In addition, the CFPB alleged that the depository institution lacked its customers’ consent to contact the third party commanding officers.  Although the depository institution’s account agreements allowed such contact, the CFPB asserted that this contract clause “was buried in fine print, non-negotiable, and not bargained for by consumers.”

The CFPB asserted that these practices constituted “deceptive acts or practices” in violation of 12 U.S.C. §§ 5531(a) and 5536(a)(1)(B).

▪ Making false statements about credit rating consequences of non-payment.

As you may recall, it is a violation of the FDCPA to use “any false representation or deceptive means to collect or attempt to collect any debt or to obtain information concerning a consumer.”  See 15 U.S.C. § 1692e(10).

Here, the CFPB asserted that the depository institution sent approximately 68,000 letters to delinquent customers stating, “You will find it difficult, if not impossible, to obtain additional credit because of your present unsatisfactory credit rating” with the depository institution, and that the customer could “repair” his or her “credit” or “credit reputation” by calling the depository institution.

The CFPB charged that the depository institution “did not review or analyze the recipients’ particular credit situations before sending the letters,” and had no basis to assert “that the recipients of the letters would necessarily find it difficult or impossible to obtain additional credit, or that the consumers’ credit reputation would be repaired if they contacted” the depository institution.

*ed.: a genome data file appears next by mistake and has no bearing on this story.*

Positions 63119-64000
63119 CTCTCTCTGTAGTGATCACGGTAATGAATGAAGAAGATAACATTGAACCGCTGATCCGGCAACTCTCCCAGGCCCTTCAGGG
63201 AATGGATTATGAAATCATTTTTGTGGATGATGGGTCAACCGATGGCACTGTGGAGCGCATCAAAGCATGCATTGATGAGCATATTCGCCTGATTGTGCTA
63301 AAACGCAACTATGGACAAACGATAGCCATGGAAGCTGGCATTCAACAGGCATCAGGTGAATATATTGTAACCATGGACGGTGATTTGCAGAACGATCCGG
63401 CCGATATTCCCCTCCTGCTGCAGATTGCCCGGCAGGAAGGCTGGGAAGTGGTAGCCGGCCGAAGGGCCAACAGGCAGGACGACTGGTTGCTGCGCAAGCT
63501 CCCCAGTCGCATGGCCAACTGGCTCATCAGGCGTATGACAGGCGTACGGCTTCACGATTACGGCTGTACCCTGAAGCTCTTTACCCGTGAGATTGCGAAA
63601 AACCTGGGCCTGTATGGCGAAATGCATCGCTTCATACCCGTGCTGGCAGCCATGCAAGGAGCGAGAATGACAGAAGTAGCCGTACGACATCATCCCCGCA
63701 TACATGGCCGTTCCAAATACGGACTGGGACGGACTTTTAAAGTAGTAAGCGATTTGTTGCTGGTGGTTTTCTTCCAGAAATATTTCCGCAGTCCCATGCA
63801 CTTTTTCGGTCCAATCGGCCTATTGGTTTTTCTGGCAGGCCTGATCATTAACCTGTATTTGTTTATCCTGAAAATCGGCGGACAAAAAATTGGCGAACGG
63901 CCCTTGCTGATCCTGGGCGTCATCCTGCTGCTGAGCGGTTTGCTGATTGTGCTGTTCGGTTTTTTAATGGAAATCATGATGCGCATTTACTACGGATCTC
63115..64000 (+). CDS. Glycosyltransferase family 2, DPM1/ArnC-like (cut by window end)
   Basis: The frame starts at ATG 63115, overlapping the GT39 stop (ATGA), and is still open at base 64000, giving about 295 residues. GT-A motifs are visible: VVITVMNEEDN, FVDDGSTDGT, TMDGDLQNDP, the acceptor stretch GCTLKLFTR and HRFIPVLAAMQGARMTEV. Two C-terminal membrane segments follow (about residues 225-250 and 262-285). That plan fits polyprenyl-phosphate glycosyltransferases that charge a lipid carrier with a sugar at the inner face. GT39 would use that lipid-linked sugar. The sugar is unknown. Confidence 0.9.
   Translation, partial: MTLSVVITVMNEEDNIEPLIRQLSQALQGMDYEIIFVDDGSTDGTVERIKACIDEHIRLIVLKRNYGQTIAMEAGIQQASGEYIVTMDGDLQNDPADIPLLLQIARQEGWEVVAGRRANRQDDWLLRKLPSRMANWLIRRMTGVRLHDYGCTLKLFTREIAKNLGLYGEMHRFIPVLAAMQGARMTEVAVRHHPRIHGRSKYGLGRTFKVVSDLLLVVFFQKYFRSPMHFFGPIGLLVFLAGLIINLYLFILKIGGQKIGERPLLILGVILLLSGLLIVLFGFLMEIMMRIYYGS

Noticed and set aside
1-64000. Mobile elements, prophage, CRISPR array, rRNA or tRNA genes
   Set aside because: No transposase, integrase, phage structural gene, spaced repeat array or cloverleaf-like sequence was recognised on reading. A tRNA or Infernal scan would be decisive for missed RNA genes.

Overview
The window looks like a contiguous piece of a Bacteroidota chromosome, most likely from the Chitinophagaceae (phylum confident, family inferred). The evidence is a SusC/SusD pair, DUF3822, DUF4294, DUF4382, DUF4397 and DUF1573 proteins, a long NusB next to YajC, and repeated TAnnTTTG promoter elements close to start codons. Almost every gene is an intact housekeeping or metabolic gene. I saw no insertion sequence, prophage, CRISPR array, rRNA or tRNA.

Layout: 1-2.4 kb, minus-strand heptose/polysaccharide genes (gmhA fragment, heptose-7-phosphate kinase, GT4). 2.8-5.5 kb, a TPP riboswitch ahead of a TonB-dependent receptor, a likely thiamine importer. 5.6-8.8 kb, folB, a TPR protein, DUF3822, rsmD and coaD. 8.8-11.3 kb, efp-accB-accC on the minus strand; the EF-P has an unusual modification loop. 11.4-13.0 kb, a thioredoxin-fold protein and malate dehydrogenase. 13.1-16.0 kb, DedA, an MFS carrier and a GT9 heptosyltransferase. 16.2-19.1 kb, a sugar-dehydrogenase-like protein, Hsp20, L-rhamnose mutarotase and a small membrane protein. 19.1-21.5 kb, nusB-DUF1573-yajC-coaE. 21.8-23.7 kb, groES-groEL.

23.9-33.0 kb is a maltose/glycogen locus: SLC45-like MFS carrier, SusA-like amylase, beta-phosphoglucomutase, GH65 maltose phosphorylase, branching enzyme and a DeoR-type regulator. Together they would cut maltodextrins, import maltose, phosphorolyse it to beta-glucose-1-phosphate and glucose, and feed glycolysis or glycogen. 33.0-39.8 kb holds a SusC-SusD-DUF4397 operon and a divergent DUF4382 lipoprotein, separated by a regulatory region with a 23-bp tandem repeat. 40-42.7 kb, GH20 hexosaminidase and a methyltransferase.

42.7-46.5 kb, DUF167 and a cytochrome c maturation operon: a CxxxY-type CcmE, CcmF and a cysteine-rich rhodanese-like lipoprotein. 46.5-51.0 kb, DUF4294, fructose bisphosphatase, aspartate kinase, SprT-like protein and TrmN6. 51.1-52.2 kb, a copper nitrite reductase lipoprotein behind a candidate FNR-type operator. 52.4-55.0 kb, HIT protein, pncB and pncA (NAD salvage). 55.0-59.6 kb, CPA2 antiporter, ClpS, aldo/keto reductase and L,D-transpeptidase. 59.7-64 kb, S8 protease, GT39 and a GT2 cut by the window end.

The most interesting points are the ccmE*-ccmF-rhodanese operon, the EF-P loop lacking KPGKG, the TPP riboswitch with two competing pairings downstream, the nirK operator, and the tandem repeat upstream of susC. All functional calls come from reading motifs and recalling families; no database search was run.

The CFPB also alleged that it was inaccurate for the depository institution “to imply that it could, itself, raise or lower consumers’ credit ratings or improve consumers’ access to credit.”

The CFPB asserted that these practices constituted “deceptive acts or practices” in violation of 12 U.S.C. §§ 5531(a) and 5536(a)(1)(B).

▪ Freezing electronic account services for delinquent accounts.

As you may recall, it is a violation of the FDCPA to “use unfair or unconscionable means to collect or attempt to collect any debt.”  See 15 U.S.C. §1692f.

Here, the CFPB charged that the depository institution froze delinquent customers’ access to electronic account services, including debit card services, ATM services, online access, electronic funds transfers, travel alerts, Social Security Administration verification requests, and other such services.

The CFPB alleged that the depository institution also “did not provide adequate notice to consumers of an impending electronic freeze,” and did not make exceptions for “accounts containing protected federal benefits, such as Social Security Income and veteran’s benefits.”

The CFPB asserted that these practices constituted “unfair acts or practices” in violation of 12 U.S.C. §§ 5531(a) and 5536(a)(1)(B).

As part of the Consent Order, the depository institution is required to correct its debt collection practices, stop blocking account services for delinquent customers, pay roughly $23 million to its affected customers, and pay a civil money penalty of $5.5 million.

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Ralph Wutscher's practice focuses primarily on representing consumer and commercial financial services companies, including depository and non-depository mortgage lenders and servicers, as well as mortgage loan investors, financial asset buyers and sellers, loss mitigation companies, third-party debt collectors, and other financial services providers. He represents the lending and financial services industry as a litigator, and as regulatory compliance counsel. For more information, please see: http://mauricewutscher.com/attorneys/ralph-t-wutscher/.